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WHAT YOU NEED TO KNOW:
What is a benzodiazepine overdose?
Benzodiazepines are medicines used to treat anxiety, alcohol withdrawal, insomnia, muscle spasms, and seizures. Some examples include alprazolam, clonazepam, diazepam, lorazepam, and temazepam. An overdose can occur if you take more than the recommended amount. It can also occur if you take benzodiazepines with alcohol or certain medicines that can cause harm if taken together.
What are the signs and symptoms of a benzodiazepine overdose?
- Extreme drowsiness or trouble staying awake
- Slurred speech or confusion
- Lack of muscle coordination
How is a benzodiazepine overdose diagnosed?
Your healthcare provider will ask about the medicines you take. He will also ask about the amount of benzodiazepines you took and your symptoms. You may also need the following:
- Blood and urine tests may be done to check the level of benzodiazepines or other substances in your body.
- Pulse oximetry measures the percentage of oxygen in your blood. Pulse oximetry is done using a small instrument placed on your finger.
- An arterial blood gas (ABG) test measures the amount of oxygen and carbon dioxide in your blood. An ABG test also measures the pH of your blood and the amount of bicarbonate in it.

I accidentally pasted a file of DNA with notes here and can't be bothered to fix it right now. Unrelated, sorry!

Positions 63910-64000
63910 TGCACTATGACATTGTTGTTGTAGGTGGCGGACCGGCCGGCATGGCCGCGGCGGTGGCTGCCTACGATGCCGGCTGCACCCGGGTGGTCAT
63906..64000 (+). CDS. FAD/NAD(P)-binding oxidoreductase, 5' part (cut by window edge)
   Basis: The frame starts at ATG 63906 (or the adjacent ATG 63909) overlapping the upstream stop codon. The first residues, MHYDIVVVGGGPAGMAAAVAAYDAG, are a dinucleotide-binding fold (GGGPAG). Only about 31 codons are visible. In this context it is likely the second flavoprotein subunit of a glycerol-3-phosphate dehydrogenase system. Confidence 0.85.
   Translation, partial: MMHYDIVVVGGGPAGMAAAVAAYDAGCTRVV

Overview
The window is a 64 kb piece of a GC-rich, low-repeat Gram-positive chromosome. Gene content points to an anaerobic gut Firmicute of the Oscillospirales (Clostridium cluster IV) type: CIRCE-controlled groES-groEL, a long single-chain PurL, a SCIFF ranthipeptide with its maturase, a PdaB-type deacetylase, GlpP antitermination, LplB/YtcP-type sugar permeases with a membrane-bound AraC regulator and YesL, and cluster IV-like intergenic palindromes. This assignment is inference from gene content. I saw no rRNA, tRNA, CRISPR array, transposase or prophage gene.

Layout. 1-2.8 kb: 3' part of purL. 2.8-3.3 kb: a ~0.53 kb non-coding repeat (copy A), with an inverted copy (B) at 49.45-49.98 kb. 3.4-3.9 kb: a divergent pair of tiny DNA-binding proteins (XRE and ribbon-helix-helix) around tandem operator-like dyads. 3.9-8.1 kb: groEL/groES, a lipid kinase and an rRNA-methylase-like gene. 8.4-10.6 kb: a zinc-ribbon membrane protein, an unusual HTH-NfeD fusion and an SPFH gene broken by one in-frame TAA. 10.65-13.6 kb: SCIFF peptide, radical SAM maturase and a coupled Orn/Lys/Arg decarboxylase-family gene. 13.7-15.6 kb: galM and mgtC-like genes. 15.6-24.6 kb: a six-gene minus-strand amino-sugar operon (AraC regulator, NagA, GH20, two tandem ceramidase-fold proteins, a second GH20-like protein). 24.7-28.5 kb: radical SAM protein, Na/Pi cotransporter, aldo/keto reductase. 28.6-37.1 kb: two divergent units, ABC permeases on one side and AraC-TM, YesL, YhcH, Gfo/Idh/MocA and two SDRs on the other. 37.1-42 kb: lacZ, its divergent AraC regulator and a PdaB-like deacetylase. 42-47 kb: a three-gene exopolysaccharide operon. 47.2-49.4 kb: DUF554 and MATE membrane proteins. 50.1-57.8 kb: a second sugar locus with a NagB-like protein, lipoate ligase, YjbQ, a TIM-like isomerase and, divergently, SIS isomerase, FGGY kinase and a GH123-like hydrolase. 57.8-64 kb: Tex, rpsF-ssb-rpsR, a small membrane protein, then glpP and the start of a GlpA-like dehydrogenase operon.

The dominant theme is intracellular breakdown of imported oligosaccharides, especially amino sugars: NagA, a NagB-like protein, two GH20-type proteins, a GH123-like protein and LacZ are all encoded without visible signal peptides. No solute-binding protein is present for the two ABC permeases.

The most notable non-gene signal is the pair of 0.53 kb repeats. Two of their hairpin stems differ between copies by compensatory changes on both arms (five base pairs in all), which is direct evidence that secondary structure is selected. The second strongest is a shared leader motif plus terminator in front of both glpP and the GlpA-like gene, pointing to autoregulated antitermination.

How is a benzodiazepine overdose treated?
Oxygen therapy will be used to help you breathe easier. You may also need a medicine called flumazenil. Flumazenil helps to reverse some of the effects of benzodiazepines.
What can I do to prevent a benzodiazepine overdose?
- Take your medicine exactly as directed. Do not take more of the recommended amount of benzodiazepines each time you take it. Do not take benzodiazepines more often than recommended.
- Do not mix benzodiazepines with alcohol, prescription pain pills, or street drugs. The combination of these substances can cause a life-threatening overdose.
- Keep benzodiazepines out of the reach of children. Store benzodiazepines in a locked cabinet or in a location that children cannot get to. Ask your healthcare provider how to dispose of any unused benzodiazepine medicines.
Have someone else call 911 for the following:
- You cannot be awakened.
When should I or someone else seek immediate care?
- You are extremely drowsy, or you have trouble staying awake or speaking.
- Your speech is slurred, or you are confused.
- You have trouble walking or moving parts of your body.
- You feel extremely agitated.
When should I contact my healthcare provider?
- You have questions or concerns about your condition or care.
Care AgreementYou have the right to help plan your care. Learn about your health condition and how it may be treated. Discuss treatment options with your caregivers to decide what care you want to receive. You always have the right to refuse treatment. The above information is an educational aid only. It is not intended as medical advice for individual conditions or treatments. Talk to your doctor, nurse or pharmacist before following any medical regimen to see if it is safe and effective for you.
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